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A more tolerant approach to moss, lichen and algae
February 3, 2009
CORVALLIS, Ore. – Wet winter weather in western Oregon provides prime conditions for growth of lichen, moss and algae on trees and shrubs – as well as on rooftops, decks and walkways.
"What is merely slippery green stuff to some people is actually performing serious ecosystem functions," according to Linda McMahan, an Oregon State University Extension faculty member in Yamhill County who specializes in community horticulture.
Lichens can take many forms but often are grayish-green or silver, lace-like organisms on tree trunks and limbs. They provide home and food for beneficial insects, and some are nitrogen fixers. The presence of certain kinds of lichens is an indicator of good air quality.
"When lichens fall off trees and shrubs, they return nutrients to the soil, and some are nitrogen fixers," McMahan said. "They are not parasitic, but use trees only as a platform.
"I see very little reason to control lichen except perhaps on fruit or nut trees when it interferes with spur production or is heavy enough to break limbs," she said.
If you are concerned that moss will shorten the life span of a roof if not controlled, Ross Penhallegon, horticulturist with the Oregon State University Extension Service, recommends sweeping away as much moss as possible and removing overhanging branches from above the roof to allow direct sunlight and good aeration for faster drying.
Commercial moss removers can keep moss and algae from returning. They are best applied when the moss is actively growing in the fall, winter and spring, Penhallegon said. If possible, apply them during a dry spell. Removers containing zinc or iron sulfate can be toxic to plants, however, and powders can be blown around. Liquid and powder formulations need to be applied directly to the problem areas.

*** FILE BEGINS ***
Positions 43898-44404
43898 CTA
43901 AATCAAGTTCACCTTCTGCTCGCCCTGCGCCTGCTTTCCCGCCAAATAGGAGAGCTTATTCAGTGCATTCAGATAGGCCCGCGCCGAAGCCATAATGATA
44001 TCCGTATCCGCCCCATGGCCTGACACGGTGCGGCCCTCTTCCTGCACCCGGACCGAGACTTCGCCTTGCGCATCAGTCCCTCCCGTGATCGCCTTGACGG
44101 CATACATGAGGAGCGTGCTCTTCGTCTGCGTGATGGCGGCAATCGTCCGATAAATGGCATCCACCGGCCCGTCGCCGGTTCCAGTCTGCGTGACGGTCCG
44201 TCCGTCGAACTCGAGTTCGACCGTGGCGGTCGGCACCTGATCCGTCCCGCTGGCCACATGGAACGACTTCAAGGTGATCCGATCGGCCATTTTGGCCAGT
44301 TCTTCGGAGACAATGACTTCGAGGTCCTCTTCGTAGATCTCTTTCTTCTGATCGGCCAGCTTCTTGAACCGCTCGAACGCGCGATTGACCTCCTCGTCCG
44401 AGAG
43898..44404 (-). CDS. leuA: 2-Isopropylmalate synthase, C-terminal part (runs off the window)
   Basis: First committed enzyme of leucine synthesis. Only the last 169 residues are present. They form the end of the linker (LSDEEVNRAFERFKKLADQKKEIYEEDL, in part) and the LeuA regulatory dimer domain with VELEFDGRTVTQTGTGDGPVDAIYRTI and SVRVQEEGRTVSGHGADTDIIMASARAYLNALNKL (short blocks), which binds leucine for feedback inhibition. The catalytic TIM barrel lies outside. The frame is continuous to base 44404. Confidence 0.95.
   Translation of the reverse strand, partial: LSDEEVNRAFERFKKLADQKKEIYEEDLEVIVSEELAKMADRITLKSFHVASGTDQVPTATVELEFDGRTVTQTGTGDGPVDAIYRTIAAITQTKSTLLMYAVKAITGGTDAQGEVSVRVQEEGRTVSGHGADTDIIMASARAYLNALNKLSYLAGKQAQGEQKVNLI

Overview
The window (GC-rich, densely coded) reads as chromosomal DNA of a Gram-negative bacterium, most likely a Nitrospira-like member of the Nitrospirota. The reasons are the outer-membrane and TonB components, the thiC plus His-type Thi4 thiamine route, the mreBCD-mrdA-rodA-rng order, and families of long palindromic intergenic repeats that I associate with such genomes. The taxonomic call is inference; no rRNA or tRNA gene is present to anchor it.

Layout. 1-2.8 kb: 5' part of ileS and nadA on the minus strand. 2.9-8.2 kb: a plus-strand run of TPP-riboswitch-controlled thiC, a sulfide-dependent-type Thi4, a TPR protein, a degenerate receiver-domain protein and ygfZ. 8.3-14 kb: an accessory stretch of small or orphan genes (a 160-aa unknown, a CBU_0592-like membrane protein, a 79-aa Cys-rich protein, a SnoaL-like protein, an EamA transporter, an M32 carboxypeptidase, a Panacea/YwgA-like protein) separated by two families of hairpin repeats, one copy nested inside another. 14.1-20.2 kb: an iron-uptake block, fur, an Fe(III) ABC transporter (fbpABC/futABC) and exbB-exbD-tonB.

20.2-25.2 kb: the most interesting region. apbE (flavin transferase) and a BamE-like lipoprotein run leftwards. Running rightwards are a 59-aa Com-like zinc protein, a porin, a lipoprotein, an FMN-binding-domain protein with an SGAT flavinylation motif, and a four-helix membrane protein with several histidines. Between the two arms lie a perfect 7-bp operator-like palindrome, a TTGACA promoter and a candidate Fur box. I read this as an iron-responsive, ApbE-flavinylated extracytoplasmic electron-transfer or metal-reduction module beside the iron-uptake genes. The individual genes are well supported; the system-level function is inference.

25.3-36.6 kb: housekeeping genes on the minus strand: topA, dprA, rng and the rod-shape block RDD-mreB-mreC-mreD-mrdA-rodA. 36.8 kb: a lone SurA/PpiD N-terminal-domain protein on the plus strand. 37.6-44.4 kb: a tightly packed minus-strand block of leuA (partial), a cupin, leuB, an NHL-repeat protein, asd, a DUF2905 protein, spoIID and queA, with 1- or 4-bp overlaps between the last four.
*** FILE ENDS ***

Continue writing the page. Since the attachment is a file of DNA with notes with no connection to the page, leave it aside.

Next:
"Do not use table salt to get rid of moss and algae," he warned. "It is corrosive to metal and not effective."
The same moss-control chemicals used on roofs also do the job on slippery walking surfaces, McMahan said. "For heavy moss growth, removing as much as possible with a scraper will reduce the amount of pesticide needed for control. Check the label to make sure it is approved for this use."
"If fruit trees have a moss problem, prune the center of the tree to allow more light," Penhallegon said. Copper fungicides also can be used to control many fruit tree diseases. Always read the label on a commercial product to make sure it controls what you want and that you use the right concentration.
Zinc and copper strips on roofs, although expensive, also work well and are easily installed, usually only once.
"For trees, there is really no disease or ecological reason to remove moss," McMahan said. "It provides habitat, food and shelter, and helps retain moisture in the garden."
If algae is a concern, it should be removed only for safety reasons, McMahan said. "Learning to appreciate it in most places (such as a bright green slash on the tree trunk in winter) is the best approach. It will disappear when the air dries in late spring or summer."
Source: Linda McMahan